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HBOT treatment for Drowning PUBMED Case Report by Harch PG and Fogarty EF

Subacute normobaric oxygen and hyperbaric oxygen therapy in drowning, reversal of brain volume loss: a case report


1 Department of Medicine, Section of Emergency Medicine, University Medical Center, Louisiana State University School of Medicine, New Orleans, LA, USA
2 Department of Radiology, University of North Dakota School of Medicine, Bismarck, ND, USA

 

Published in Medical Gas Research (CLICK HERE FOR MORE INFORMATION) 

 

 

A 2-year-old girl experienced cardiac arrest after cold water drowning. Magnetic resonance imaging (MRI) showed deep gray matter injury on day 4 and cerebral atrophy with gray and white matter loss on day 32. Patient had no speech, gait, or responsiveness to commands on day 48 at hospital discharge. She received normobaric 100% oxygen treatment (2 L/minute for 45 minutes by nasal cannula, twice/day) since day 56 and then hyperbaric oxygen treatment (HBOT) at 1.3 atmosphere absolute (131.7 kPa) air/45 minutes, 5 days/week for 40 sessions since day 79; visually apparent and/or physical examination-documented neurological improvement occurred upon initiating each therapy. After HBOT, the patient had normal speech and cognition, assisted gait, residual fine motor and temperament deficits. MRI at 5 months after injury and 27 days after HBOT showed near-normalization of ventricles and reversal of atrophy. Subacute normobaric oxygen and HBOT were able to restore drowning-induced cortical gray matter and white matter loss, as documented by sequential MRI, and simultaneous neurological function, as documented by video and physical examinations.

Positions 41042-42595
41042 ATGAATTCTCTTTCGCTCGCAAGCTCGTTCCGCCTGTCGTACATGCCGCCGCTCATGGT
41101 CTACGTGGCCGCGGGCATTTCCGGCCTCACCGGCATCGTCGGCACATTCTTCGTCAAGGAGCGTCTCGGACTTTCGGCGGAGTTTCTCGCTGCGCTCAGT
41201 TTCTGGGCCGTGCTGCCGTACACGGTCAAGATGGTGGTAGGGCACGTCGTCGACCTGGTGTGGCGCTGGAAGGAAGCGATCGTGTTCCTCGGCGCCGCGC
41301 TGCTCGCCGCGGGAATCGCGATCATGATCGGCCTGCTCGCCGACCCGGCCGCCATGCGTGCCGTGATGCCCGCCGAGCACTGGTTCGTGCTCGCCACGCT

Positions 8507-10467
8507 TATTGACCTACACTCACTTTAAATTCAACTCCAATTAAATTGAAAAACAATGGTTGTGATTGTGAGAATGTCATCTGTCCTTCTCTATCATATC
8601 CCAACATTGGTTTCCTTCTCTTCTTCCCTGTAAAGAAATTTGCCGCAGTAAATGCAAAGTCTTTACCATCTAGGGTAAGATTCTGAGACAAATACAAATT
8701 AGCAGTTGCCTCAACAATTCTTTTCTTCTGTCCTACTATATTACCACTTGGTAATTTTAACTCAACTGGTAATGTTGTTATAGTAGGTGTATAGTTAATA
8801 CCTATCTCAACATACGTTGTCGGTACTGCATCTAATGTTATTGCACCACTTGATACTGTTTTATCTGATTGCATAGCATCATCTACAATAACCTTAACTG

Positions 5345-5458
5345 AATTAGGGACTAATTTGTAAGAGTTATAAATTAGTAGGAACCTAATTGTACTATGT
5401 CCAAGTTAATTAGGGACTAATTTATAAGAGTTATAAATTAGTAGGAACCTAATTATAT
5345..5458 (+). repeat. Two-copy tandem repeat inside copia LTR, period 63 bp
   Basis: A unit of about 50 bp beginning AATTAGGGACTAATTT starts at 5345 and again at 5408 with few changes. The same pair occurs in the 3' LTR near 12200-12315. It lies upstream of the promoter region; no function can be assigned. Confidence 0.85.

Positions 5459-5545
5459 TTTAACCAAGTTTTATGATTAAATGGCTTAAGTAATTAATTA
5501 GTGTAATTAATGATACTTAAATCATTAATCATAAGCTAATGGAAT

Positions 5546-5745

Correspondence Address:

Paul G Harch
Department of Medicine, Section of Emergency Medicine, University Medical Center, Louisiana State University School of Medicine, New Orleans, LA USA

HBOT treatment for Drowning PUBMED Case Report by Harch PG and Fogarty EF